For Indians and Chinese and other Asian cultures, their morality and values are only based on loyalty to family and the personal behavior of their family members. The word "Ethics" and "Social values" simply does not exist in the Asian vocabulary.

    Nobody cares how you make your money - whether you steal, cheat, or extort.
    Its different in the West.
     
    Last edited: Feb 27, 2011
  17. LETHALFORCE

    LETHALFORCE Moderator Moderator

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    Mattster I agree with you that corruption is accepted and viewed as being successful in the East. But look at the current recession here in USA ;and what brought it, (without going to much off topic). It was a chain of corruption from politicians to bankers to mortgage dealers to homebuilders and unsuspecting buyers (with poor credit) bringing the mortgage crisis and the current economic mess.
     
  18. Rage

    Rage DFI TEAM Stars and Ambassadors

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  19. mattster

    mattster Respected Member Senior Member

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    The analogy does not work.

    I think you misunderstood the whole subprime mortgage crisis. Sure there were greedy bankers involved - but the key ingredient that fueled the sub-prime crisis was the reduction in loan standards, and the government desire to make home ownership affordable to all its citizens. This combined with a host of financial instruments designed to take the sub-prime loans and collaterize them and sell them to foreign and local banks is what created this mess. The access to easy capital from places like China also contributed to the lax loan standards by creating all kinds of exotic home loans like 5 year ARM, etc. The government liked it because the fueled spending and kept the growth rate up and unemployment low.

    Add to that the fact that financial regulatory bodies have increasingly been understaffed and gutted mainly by republican governments under their theory of "all government intervention in free markets is bad".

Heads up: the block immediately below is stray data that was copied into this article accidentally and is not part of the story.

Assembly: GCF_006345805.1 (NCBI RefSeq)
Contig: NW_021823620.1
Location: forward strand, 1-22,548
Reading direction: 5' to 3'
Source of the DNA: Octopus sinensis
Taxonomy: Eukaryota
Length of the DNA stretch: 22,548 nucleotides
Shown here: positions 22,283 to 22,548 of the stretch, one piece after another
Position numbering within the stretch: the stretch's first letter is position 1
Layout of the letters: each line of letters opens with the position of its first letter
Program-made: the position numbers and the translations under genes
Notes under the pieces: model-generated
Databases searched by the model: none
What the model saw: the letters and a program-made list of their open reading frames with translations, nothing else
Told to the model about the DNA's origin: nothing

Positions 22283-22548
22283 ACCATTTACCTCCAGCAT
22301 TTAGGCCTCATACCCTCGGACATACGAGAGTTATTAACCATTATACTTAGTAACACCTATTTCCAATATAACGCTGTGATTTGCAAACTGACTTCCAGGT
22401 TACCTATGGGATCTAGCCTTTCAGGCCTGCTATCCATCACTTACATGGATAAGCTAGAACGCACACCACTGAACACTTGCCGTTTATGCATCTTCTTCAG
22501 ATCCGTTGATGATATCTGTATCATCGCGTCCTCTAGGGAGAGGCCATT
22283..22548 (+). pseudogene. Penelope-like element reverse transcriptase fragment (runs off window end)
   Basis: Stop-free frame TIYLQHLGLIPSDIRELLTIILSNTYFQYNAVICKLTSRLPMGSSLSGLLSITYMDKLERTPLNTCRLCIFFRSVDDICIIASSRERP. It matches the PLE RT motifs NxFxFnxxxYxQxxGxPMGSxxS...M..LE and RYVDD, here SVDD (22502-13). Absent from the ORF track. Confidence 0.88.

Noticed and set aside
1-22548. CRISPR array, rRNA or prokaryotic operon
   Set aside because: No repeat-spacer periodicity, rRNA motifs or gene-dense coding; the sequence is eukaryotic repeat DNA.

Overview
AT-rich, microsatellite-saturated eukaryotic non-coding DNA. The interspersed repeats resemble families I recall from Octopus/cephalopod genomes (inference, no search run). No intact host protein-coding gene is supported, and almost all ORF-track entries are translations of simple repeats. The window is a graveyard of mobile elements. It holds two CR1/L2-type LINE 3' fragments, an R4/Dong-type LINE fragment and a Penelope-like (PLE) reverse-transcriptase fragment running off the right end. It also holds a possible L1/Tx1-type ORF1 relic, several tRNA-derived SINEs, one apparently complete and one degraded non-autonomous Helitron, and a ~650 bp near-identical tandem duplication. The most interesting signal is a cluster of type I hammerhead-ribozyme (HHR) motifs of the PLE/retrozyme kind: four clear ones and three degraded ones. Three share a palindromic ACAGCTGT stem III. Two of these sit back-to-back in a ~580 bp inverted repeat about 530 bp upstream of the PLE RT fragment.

There were hardly any politicians or government officials who were directly involved in the subprime mess. Off-course if you listen to the hard-right propaganda - you may get a different idea. You can blame the Fed for keeping interest rates too low but thats a matter of opinion or you can blame Fannie mae and Freddie Mac but even that is debatable.

    Sure there were greedy real-estate sleazebags to took advantage of naive people and bankers who rode the bull all the way to the bank.
    But people buying $500K homes with a $50K a year salary should have enough sense to know they cant afford it.
    It was poorly designed system with lax monitoring that collapsed under its own weight. It wasnt a huge conspiracy to defraud the government.


    But that is not the same as in India where public officials amass(flat out steal) huge amounts public taxpayer money. And it happens all the way from the CM office to the lowest peon. This is endemic corruption. Only when you go to the cabinet level do you see some honest people in India.

    You will not see that type of corruption in the US or most Western democracies. If the US had the type of corruption you see in parts of Asia - it would have never emerged as a superpower. There is corruption among public officials but it is small potatoes compared to what you see in Asia.

    I always tell my American friends who complain about corruption this - "You guys have never seen what real corruption is, this stuff is peanuts compared to what happen in Asia".
     
    Last edited: Feb 27, 2011
  20. thakur_ritesh

    thakur_ritesh Administrator Administrator

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  21. johnee

    johnee Elite Member Elite Member

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    No corruption is not in our roots. Dharma is in our roots. Corruption is a disease that has gripped us and let us free ourselves from it. But lets not confuse corruption as our roots.